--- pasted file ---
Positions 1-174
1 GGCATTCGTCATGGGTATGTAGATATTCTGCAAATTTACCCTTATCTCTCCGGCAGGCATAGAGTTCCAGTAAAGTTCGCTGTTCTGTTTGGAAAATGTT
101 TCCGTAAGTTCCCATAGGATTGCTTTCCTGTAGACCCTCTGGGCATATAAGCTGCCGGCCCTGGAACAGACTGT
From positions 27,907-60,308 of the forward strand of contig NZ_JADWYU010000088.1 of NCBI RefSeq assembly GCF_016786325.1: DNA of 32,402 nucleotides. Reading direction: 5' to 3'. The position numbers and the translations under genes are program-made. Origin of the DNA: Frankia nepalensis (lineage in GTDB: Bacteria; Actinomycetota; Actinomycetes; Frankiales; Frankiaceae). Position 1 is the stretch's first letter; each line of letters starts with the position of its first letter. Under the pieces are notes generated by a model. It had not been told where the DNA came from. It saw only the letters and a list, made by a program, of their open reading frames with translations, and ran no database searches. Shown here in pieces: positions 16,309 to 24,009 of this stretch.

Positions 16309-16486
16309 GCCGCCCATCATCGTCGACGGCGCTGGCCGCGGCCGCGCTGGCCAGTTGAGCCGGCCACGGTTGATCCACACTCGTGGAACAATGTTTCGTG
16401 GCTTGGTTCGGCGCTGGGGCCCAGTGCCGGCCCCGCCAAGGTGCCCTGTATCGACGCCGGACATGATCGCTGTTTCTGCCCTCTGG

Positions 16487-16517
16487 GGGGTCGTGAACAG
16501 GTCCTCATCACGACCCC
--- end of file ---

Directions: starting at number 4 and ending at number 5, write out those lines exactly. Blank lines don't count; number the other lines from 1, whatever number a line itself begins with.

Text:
From positions 27,907-60,308 of the forward strand of contig NZ_JADWYU010000088.1 of NCBI RefSeq assembly GCF_016786325.1: DNA of 32,402 nucleotides. Reading direction: 5' to 3'. The position numbers and the translations under genes are program-made. Origin of the DNA: Frankia nepalensis (lineage in GTDB: Bacteria; Actinomycetota; Actinomycetes; Frankiales; Frankiaceae). Position 1 is the stretch's first letter; each line of letters starts with the position of its first letter. Under the pieces are notes generated by a model. It had not been told where the DNA came from. It saw only the letters and a list, made by a program, of their open reading frames with translations, and ran no database searches. Shown here in pieces: positions 16,309 to 24,009 of this stretch.

Positions 16309-16486